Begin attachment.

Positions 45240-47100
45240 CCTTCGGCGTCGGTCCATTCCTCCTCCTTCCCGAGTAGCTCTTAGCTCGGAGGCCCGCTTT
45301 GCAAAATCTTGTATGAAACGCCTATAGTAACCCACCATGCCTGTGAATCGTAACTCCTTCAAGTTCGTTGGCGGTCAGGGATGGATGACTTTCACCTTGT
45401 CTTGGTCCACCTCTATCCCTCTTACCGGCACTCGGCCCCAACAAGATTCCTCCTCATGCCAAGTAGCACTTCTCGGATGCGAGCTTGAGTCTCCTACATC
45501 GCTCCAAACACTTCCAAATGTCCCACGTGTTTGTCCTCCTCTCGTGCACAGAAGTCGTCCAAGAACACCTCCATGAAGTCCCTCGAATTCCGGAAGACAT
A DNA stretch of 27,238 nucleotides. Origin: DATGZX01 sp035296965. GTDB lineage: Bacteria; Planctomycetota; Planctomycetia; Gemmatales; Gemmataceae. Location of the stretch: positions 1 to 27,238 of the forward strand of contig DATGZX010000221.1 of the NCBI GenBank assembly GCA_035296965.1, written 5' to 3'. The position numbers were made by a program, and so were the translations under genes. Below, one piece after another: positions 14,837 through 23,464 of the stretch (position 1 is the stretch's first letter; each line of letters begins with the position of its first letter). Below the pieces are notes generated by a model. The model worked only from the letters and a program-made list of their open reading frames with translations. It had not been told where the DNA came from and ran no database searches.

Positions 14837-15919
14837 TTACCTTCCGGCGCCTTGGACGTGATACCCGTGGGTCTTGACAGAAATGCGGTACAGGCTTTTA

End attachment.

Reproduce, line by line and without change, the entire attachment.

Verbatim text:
Positions 45240-47100
45240 CCTTCGGCGTCGGTCCATTCCTCCTCCTTCCCGAGTAGCTCTTAGCTCGGAGGCCCGCTTT
45301 GCAAAATCTTGTATGAAACGCCTATAGTAACCCACCATGCCTGTGAATCGTAACTCCTTCAAGTTCGTTGGCGGTCAGGGATGGATGACTTTCACCTTGT
45401 CTTGGTCCACCTCTATCCCTCTTACCGGCACTCGGCCCCAACAAGATTCCTCCTCATGCCAAGTAGCACTTCTCGGATGCGAGCTTGAGTCTCCTACATC
45501 GCTCCAAACACTTCCAAATGTCCCACGTGTTTGTCCTCCTCTCGTGCACAGAAGTCGTCCAAGAACACCTCCATGAAGTCCCTCGAATTCCGGAAGACAT
A DNA stretch of 27,238 nucleotides. Origin: DATGZX01 sp035296965. GTDB lineage: Bacteria; Planctomycetota; Planctomycetia; Gemmatales; Gemmataceae. Location of the stretch: positions 1 to 27,238 of the forward strand of contig DATGZX010000221.1 of the NCBI GenBank assembly GCA_035296965.1, written 5' to 3'. The position numbers were made by a program, and so were the translations under genes. Below, one piece after another: positions 14,837 through 23,464 of the stretch (position 1 is the stretch's first letter; each line of letters begins with the position of its first letter). Below the pieces are notes generated by a model. The model worked only from the letters and a program-made list of their open reading frames with translations. It had not been told where the DNA came from and ran no database searches.

Positions 14837-15919
14837 TTACCTTCCGGCGCCTTGGACGTGATACCCGTGGGTCTTGACAGAAATGCGGTACAGGCTTTTA